Blue Origin filed its suit with the US Court of Federal Claims under a protective order on Monday The company’s lawyers describe it as a challenge to NASA’s “unlawful and improper evaluation of proposals submitted” under the Project Artemis call for submissions.
Blue Origin’s initial $5.9 billion lunar landing system proposal was jettisoned in April in favor of SpaceX’s $2.9 billion Starship, after NASA’s funding from the US Congress came up short. While both Blue Origin and defense contractor Dynetics complained to the US Government Accountability Office that NASA had promised contracts for two companies, the agency pushed back, arguing Congress had not allotted enough money for both contracts. The single contract will, however, include two lunar landings – one unmanned test flight and one with a human crew.
NASA should have canceled or at least changed the terms of the program upon learning Congress lacked the necessary funds to bankroll two contracts, Blue Origin insisted in April, charging NASA “unfairly negotiated” the terms of SpaceX’s contract without offering Blue Origin and Dynetics the same options. While the GAO sided with NASA in that case, the litigation prevented SpaceX from beginning work on the already-delayed Project Artemis for over three months.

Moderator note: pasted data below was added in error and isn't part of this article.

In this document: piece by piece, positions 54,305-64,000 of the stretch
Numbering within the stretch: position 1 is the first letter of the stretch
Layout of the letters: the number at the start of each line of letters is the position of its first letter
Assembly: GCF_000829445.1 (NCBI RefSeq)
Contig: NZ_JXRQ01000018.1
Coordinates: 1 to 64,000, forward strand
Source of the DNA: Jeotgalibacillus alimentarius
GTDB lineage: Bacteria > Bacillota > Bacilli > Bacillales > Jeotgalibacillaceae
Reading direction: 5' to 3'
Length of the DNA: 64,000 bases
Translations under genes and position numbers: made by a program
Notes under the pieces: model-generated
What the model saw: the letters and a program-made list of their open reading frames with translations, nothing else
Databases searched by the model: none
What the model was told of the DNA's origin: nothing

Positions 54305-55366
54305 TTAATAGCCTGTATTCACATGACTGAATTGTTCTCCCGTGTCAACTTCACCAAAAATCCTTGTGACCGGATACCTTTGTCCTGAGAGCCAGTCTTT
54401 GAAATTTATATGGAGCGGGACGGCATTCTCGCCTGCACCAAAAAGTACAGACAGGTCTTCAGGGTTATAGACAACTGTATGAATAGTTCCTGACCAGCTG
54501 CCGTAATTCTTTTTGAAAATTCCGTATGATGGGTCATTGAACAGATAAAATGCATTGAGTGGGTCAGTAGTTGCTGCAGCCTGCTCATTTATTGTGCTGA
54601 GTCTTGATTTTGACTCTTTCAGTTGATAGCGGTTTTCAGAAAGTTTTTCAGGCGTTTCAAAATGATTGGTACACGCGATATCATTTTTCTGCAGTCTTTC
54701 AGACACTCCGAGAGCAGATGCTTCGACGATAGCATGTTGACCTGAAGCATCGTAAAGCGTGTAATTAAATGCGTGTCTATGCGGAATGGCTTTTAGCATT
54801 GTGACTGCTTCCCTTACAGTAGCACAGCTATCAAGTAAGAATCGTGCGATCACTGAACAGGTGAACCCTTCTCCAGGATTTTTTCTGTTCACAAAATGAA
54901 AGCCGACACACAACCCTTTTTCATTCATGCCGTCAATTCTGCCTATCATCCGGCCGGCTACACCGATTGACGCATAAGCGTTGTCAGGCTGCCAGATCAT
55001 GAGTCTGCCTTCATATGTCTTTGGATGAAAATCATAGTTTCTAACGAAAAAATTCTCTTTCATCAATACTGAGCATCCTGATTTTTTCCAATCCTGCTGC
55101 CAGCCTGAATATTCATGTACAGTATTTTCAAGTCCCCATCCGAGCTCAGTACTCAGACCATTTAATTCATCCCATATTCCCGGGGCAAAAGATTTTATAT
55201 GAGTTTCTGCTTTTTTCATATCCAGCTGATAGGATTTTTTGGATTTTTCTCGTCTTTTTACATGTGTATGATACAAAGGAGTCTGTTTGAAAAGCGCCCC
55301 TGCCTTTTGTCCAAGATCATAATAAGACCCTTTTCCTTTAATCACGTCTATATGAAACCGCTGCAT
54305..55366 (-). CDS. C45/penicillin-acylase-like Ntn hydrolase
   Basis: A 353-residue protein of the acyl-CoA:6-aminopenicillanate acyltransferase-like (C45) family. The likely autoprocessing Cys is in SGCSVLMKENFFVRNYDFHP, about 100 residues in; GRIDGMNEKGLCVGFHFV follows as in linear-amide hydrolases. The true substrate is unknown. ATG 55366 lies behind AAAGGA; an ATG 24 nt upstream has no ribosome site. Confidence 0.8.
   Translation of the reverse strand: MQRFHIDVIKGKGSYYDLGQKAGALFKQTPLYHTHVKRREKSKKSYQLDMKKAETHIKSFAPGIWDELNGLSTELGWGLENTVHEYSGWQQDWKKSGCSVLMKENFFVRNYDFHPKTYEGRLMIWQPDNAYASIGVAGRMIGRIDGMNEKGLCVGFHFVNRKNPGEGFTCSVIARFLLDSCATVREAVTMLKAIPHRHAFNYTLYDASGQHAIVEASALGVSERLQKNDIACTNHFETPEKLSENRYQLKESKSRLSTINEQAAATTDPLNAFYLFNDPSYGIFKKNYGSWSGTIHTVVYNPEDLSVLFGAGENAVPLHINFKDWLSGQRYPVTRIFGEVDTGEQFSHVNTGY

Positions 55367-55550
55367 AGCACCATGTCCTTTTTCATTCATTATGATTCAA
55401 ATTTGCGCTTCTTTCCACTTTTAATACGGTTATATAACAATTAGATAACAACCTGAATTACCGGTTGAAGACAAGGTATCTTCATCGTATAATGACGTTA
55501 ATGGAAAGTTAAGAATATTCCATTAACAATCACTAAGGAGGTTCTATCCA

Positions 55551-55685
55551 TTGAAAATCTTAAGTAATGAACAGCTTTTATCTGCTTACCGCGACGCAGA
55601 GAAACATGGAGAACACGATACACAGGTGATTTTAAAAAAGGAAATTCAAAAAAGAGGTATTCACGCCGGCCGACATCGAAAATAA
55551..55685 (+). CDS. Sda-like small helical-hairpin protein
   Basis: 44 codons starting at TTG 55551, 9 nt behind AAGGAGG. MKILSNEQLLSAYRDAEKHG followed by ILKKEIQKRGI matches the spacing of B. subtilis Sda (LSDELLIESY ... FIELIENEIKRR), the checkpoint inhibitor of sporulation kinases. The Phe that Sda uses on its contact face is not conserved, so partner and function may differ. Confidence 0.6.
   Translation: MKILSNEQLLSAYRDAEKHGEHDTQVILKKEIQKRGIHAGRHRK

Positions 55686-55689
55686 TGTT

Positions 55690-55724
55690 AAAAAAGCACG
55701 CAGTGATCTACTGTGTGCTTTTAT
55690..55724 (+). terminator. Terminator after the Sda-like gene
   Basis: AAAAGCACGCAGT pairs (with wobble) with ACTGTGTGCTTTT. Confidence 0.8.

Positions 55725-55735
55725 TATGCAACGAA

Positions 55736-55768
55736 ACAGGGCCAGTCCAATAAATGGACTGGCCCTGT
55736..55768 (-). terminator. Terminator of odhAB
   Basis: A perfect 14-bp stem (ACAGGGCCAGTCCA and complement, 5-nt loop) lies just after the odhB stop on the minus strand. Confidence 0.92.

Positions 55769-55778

Blue Origin plans to seek an order halting SpaceX’s work on the contract once more with this latest federal claims filing, according to an anonymous source familiar with the litigation cited by the Verge. If they are successful, the move could put Project Artemis on ice even longer.
Back in July, Bezos even offered to “discount” Blue Origin’s $6 billion Blue Moon lunar lander by $2 billion, promising to permanently waive that sum in contract payments for two years – making NASA the proverbial ‘offer they couldn’t refuse.’ Bezos claimed that this would “get the program back on track,” referring to the 2024 target set by Project Artemis for the moon landing.
The court challenge could push the troubled program further into the future, even as it already looks set to encounter delays. While NASA hasn’t made clear whether it is still aiming to meet all of its mission deadlines in light of the three-month delay earlier this year, the agency announced last month that the first two Artemis missions were still “on track.” Following the uncrewed initial mission, astronauts will travel around the Moon and back on the Orion capsule; the third mission – assuming SpaceX keeps its contract – will send astronauts down to the Moon’s surface.
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